In the late 1800s, U.S. ethnologist Daniel Garrison Brinton concluded that he had discovered a new indigenous language originating from northern Nicaragua, which he called “Matagalpan” after the indigenous natives who first inhabited the central highlands of this country.
The discovery can be traced back to German medical doctor Karl Hermann Berendt, who obtained a list of 97 words of an unknown indigenous dialect from Victor Jesus Noguera, curate priest of Matagalpa in the 1850s. Berendet then passed the document on to his U.S. colleague, Daniel Garrison Brinton, who researched the list of words for the Philadelphia Philosophical Society, where the list can still be found today.
Brinton determined that the words had no close relation to the languages spoken by other Nicaraguan indigenous peoples – the Chorotega, Nahuatl, Subtiaba, Mosquito or Sumo. So in 1892, he declared that he had found a completely new language, naming it “Matagalpan,” because Matagalpa was the major historical and most populated indigenous town in that area.
The Matagalpa Indians are believed to be the same as those called “Chontales” by the Spanish chronicler Fernandez de Oviedo, in 1580s. They inhabited the Nicaraguan highlands at altitudes of 1300 – 5,000 feet above sea level, geographically starting in southern El Salvador and extending through what is today southwestern Honduras and the central plateau of Nicaragua.
Linguists believe the Matagalpa language belongs to the Macro-Chibcha group of languages, also spoken by the Talamancan indigenous people in Costa Rica, as well as the native people of northern Colombia.
Karl Sapper observed in the 1920s that the language was still spoken at that time the areas of Cacaopera and Lislique, in El Salvador.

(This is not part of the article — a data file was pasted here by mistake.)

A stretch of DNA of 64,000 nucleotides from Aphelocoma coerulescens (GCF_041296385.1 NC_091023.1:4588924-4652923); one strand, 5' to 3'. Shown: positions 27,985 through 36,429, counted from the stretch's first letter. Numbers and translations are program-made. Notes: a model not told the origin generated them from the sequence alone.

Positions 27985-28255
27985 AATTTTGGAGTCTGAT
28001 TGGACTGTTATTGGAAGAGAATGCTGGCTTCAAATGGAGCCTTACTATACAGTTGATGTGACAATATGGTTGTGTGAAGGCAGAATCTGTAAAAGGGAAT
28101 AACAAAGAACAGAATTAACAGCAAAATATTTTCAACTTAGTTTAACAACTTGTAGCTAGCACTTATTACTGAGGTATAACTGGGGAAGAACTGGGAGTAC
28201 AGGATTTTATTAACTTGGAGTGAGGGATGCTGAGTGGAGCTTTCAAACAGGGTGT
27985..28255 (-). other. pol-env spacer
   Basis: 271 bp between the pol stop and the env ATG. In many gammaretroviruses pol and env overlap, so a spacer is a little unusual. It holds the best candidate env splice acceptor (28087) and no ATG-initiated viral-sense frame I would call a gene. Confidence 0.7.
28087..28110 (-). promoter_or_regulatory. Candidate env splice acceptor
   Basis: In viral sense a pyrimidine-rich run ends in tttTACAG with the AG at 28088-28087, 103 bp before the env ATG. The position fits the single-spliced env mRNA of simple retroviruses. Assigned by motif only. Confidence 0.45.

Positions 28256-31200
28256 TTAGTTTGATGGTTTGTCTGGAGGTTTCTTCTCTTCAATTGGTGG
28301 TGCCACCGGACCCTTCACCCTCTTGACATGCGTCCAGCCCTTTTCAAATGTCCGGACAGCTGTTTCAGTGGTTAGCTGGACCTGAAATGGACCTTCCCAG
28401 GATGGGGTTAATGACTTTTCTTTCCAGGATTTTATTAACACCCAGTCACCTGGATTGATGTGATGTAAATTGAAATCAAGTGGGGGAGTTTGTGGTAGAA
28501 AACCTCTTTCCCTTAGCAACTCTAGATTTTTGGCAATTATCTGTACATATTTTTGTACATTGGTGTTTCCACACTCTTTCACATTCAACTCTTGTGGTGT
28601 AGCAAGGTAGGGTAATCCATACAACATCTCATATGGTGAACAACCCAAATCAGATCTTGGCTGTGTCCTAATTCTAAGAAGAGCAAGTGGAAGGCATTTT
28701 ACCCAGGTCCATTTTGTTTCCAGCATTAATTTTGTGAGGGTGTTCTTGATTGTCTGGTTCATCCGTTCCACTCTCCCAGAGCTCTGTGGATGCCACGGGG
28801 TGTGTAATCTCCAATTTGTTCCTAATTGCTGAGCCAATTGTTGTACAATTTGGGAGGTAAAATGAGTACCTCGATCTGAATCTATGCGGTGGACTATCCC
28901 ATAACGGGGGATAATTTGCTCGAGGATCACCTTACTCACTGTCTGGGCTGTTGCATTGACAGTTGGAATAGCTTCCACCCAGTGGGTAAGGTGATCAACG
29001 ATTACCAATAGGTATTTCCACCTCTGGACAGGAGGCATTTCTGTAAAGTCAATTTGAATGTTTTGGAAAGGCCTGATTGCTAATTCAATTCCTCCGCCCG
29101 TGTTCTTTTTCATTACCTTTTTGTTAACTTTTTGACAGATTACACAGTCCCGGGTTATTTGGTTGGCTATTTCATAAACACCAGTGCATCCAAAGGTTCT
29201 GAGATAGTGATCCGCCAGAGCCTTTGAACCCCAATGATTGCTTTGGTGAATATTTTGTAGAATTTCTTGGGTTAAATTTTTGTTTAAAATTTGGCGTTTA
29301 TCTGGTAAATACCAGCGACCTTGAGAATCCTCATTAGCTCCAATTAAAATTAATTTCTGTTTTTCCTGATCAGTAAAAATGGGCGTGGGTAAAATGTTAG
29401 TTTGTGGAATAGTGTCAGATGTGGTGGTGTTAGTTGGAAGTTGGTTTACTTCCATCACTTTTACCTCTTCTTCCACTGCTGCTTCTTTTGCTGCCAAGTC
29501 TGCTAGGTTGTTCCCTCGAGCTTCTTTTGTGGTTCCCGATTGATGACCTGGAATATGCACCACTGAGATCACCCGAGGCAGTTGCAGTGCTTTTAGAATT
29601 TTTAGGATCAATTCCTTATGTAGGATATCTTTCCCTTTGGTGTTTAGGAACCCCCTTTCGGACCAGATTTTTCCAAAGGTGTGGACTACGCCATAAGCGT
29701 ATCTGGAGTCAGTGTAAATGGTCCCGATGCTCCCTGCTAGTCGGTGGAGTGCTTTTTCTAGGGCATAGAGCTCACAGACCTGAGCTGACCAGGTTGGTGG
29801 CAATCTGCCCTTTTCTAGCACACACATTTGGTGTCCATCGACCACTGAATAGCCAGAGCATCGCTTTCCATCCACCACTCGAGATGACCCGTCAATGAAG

In 1909,Walter Lehmann looked, without success, for vestiges of the Matagalpa language in areas like Jinotega, he found only a list of words collected by Nicaraguan linguist Alfonso Valle Valle (Goetz von Howald.
Mayagna. Fundación Vida 2003, p. 109.) But German immigrants Enrique Möller and Bruno Mierisch found that as of 1940, the language was still spoken in the limits of the provinces of Jinotega and Matagalpa, close to the mouth of the TumaRiver, in the farm of Luis Sierra.
And according to local people who travel in remote areas, the language may still be spoken in high mountains like Azancor, Musun, Pancasan region, in the province of Matagalpa.
People in these remote areas still use indigenous words such as: güina = people, li = river, cayan = mountain, moro = meseta (plateau), apan = stone, ji = cuesta (uphill road).
Some other words still in usage are: chuisli = little river, boluka = chicken or turkey, dapan = cotton tree.
Some 500 examples of the Matagalpan language may still be in use in the area today for names of rivers, ranges, valleys. Examples include: Ucumulali = rio grandee, Samulali, Yalagüina, Palacagüina, Molagüina, Moropotente, Cushmacayan = cero de la zopilota, Esteli.
Eddy Kuhl is a member of the NicaraguanAcademy Geography and History. He can be reached at [email protected]